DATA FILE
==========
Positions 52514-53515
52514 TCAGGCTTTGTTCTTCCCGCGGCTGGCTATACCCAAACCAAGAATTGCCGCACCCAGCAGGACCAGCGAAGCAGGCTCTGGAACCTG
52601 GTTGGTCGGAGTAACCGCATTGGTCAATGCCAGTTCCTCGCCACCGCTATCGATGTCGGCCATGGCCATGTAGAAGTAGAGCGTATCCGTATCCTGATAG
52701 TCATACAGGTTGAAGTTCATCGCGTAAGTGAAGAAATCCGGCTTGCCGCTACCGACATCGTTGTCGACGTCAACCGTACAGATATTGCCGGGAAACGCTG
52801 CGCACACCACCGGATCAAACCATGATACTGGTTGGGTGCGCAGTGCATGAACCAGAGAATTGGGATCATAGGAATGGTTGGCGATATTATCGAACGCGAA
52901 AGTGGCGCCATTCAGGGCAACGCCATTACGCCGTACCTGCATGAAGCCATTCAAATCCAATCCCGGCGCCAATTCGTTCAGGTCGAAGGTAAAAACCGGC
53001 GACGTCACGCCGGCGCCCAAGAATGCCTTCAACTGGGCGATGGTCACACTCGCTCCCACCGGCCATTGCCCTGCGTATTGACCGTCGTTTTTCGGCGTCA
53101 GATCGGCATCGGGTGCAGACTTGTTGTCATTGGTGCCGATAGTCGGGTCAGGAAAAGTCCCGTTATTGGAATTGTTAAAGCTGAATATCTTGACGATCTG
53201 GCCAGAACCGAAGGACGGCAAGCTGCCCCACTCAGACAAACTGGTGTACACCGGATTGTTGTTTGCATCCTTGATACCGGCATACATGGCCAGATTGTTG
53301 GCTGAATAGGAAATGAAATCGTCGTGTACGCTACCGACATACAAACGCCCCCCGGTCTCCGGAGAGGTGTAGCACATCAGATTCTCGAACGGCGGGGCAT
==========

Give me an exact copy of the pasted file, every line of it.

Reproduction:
Positions 52514-53515
52514 TCAGGCTTTGTTCTTCCCGCGGCTGGCTATACCCAAACCAAGAATTGCCGCACCCAGCAGGACCAGCGAAGCAGGCTCTGGAACCTG
52601 GTTGGTCGGAGTAACCGCATTGGTCAATGCCAGTTCCTCGCCACCGCTATCGATGTCGGCCATGGCCATGTAGAAGTAGAGCGTATCCGTATCCTGATAG
52701 TCATACAGGTTGAAGTTCATCGCGTAAGTGAAGAAATCCGGCTTGCCGCTACCGACATCGTTGTCGACGTCAACCGTACAGATATTGCCGGGAAACGCTG
52801 CGCACACCACCGGATCAAACCATGATACTGGTTGGGTGCGCAGTGCATGAACCAGAGAATTGGGATCATAGGAATGGTTGGCGATATTATCGAACGCGAA
52901 AGTGGCGCCATTCAGGGCAACGCCATTACGCCGTACCTGCATGAAGCCATTCAAATCCAATCCCGGCGCCAATTCGTTCAGGTCGAAGGTAAAAACCGGC
53001 GACGTCACGCCGGCGCCCAAGAATGCCTTCAACTGGGCGATGGTCACACTCGCTCCCACCGGCCATTGCCCTGCGTATTGACCGTCGTTTTTCGGCGTCA
53101 GATCGGCATCGGGTGCAGACTTGTTGTCATTGGTGCCGATAGTCGGGTCAGGAAAAGTCCCGTTATTGGAATTGTTAAAGCTGAATATCTTGACGATCTG
53201 GCCAGAACCGAAGGACGGCAAGCTGCCCCACTCAGACAAACTGGTGTACACCGGATTGTTGTTTGCATCCTTGATACCGGCATACATGGCCAGATTGTTG
53301 GCTGAATAGGAAATGAAATCGTCGTGTACGCTACCGACATACAAACGCCCCCCGGTCTCCGGAGAGGTGTAGCACATCAGATTCTCGAACGGCGGGGCAT